|Ph.D Student||Meilin Edna|
|Subject||"Heparin Cryo-Precipitation (HCP)" of Plasma Reduces|
Plasma Levels of Constituents Involved in
|Department||Department of Medicine||Supervisors||Ms. Batya Kristal|
|Assistant Professor Shifra Sela|
|Full Thesis text|
Introduction: Atherosclerosis and cardiovascular diseases are associated with inflammation, oxidative stress and endothelial dysfunction. We hypothesize that structurally modified molecules accumulate in the circulation of atherosclerotic patients, inducing endothelial dysfunction. We suggest that these modified molecules constituting non-traditional risk factors for atherosclerosis, can be removed from circulation by a combined treatment with heparin, cold temperatures and centrifugation of plasma.
Aims: To show that: 1) Oxidized proteins induce endothelial dysfunction 2) Patients with atherosclerosis have high levels of modified proteins and accumulation of non-traditional risk factors for atherosclerosis 3) To develop a method, which will preferentially and simultaneously reduce the abnormally high levels of modified molecules.
Methods: Carbonylated fibrinogen and albumin reflect modifications induced by oxidation and were used as a model for non-traditional risk factors for atherosclerosis. Their effect on umbilical vein endothelial cell (HUVEC) functions was followed; endothelial cell attachment, expression of cell adhesion molecules and intracellular tissue factor production were studied. We developed a new method - “Heparin Cryo-precipitation” (“HCP”), which combines the use of heparin, freezing temperatures and centrifugation in order to reduce the levels of inflammatory mediators and oxidative adducts. Blood was drawn from atherosclerotic hemodialysis patients (HD) and from healthy subjects (HC) and levels of fibrinogen, albumin, CRP, TNF-α, IL-6, advanced oxidation protein products (AOPP), carbonylated fibrinogen and albumin were determined. Contents of the “cryogel”, the pellet formed by “HCP”, was evaluated.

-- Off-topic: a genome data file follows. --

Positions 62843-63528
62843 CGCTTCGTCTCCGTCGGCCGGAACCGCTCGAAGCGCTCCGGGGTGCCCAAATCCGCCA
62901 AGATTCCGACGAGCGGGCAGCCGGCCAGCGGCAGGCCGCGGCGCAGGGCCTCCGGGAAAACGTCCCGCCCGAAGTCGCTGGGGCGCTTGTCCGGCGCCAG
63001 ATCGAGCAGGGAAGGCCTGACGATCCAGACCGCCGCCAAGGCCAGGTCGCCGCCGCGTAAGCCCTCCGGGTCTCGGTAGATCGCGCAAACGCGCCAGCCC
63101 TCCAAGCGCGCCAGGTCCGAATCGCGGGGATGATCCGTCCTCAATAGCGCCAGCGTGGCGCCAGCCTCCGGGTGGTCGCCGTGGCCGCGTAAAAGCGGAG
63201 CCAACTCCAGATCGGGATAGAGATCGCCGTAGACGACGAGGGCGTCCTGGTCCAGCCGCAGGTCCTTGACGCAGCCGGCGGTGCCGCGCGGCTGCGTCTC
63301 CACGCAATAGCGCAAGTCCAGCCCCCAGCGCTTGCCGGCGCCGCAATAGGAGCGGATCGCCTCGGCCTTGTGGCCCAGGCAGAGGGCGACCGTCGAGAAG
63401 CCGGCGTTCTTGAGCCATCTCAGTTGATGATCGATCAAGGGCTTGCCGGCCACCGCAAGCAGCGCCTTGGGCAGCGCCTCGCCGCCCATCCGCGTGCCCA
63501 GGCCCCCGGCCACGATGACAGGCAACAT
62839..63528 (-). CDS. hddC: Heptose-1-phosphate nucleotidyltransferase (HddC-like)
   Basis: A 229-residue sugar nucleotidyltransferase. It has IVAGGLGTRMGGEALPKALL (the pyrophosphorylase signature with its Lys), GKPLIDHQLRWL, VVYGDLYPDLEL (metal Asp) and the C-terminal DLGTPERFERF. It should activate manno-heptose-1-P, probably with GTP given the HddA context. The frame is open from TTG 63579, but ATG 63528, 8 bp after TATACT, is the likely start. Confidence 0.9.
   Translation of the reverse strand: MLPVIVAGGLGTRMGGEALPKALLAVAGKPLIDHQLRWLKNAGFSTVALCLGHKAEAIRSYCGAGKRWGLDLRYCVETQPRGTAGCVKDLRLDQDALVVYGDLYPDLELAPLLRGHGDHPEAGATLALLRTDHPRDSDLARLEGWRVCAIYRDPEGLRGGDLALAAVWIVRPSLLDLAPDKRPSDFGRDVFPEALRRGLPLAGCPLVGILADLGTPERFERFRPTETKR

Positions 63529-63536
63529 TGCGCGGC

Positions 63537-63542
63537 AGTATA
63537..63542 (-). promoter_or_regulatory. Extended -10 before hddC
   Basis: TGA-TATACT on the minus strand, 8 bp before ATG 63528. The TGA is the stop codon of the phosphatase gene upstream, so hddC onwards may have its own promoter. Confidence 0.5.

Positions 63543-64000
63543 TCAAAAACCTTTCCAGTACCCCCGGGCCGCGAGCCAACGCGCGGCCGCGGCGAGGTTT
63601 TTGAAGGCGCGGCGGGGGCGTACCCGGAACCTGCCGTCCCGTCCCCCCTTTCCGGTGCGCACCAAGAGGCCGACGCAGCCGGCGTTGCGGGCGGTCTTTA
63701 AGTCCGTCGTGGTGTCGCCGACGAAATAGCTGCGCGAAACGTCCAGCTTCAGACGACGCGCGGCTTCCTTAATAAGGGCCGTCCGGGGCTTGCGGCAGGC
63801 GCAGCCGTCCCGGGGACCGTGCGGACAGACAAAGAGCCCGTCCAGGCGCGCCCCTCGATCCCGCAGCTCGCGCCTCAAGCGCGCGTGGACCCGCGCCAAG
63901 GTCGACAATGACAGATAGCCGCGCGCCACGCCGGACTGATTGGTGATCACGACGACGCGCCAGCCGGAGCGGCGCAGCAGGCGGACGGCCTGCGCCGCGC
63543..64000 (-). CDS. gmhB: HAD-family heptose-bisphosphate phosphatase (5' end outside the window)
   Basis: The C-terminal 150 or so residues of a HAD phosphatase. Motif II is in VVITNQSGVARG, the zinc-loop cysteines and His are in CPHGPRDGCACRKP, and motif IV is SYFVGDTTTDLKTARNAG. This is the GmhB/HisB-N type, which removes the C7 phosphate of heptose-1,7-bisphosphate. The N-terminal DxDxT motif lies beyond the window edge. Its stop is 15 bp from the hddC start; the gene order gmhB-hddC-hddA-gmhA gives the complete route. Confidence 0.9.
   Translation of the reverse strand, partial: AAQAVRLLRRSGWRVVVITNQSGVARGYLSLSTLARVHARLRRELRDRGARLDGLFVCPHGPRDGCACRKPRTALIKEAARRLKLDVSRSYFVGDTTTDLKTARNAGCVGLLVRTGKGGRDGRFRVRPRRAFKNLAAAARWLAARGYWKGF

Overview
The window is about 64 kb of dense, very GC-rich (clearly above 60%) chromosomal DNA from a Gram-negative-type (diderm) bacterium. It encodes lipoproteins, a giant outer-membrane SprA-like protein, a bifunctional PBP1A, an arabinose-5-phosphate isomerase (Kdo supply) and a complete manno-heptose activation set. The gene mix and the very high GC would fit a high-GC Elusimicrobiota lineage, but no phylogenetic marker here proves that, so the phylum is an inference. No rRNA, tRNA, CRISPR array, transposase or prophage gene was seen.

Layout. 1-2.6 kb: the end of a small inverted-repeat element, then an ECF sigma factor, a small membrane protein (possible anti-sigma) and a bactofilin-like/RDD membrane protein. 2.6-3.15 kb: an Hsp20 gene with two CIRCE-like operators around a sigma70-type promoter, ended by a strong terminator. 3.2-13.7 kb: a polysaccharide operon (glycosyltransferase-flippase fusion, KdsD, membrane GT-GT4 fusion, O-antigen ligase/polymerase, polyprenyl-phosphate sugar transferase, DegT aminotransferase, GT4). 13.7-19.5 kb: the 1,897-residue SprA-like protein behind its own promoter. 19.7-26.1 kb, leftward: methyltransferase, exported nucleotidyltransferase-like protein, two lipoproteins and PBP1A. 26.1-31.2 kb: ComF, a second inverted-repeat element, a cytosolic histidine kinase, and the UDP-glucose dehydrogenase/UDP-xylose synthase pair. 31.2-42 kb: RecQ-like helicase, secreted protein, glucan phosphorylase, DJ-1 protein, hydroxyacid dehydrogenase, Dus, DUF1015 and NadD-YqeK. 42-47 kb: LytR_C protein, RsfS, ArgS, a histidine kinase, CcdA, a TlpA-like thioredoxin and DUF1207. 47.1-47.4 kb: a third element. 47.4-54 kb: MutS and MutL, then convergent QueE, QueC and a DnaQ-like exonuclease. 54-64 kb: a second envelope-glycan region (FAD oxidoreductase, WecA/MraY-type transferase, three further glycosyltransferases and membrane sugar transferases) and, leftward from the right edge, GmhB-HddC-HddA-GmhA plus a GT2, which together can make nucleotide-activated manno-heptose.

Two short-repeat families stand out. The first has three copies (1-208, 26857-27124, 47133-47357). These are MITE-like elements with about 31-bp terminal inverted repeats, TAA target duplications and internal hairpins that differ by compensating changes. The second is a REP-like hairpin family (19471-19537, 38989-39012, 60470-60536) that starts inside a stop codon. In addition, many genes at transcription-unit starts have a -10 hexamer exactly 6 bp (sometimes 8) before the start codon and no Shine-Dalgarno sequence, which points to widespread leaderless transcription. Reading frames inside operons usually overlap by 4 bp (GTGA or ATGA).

Results: Exposure of HUVEC to oxidized albumin/fibrinogen resulted in increased expression of adhesion molecules. HUVEC incubated with oxidized albumin or high levels of untreated fibrinogen increased production of intracellular tissue factor. HD plasma contained abnormally high levels of modified molecules and non-modified risk factors for atherosclerosis, which concentrations were preferentially, simultaneously and significantly reduced by the “HCP” method and precipitated into the cryogel.
Conclusions: We suggest that oxidized fibrinogen and oxidized albumin should be recognized as non-traditional risk factors for atherosclerosis, due to their delirious effect on endothelial cells. The simultaneous precipitation of modified and abnormally high non-modified circulating risk factors by “HCP”, will probably prevent endothelial dysfunction by repeated use in the long run.
Future implications: Most patients with atherosclerosis have multiple cardiovascular risk factors, traditional and non traditional, which potentiate each other. The “HCP” method may be used in the future as a new treatment modality complementary to the pharmacological approach, designed to reduce concomitantly several non-traditional risk factors for atherosclerosis and cardiovascular diseases and effectively attenuate the atherosclerotic process.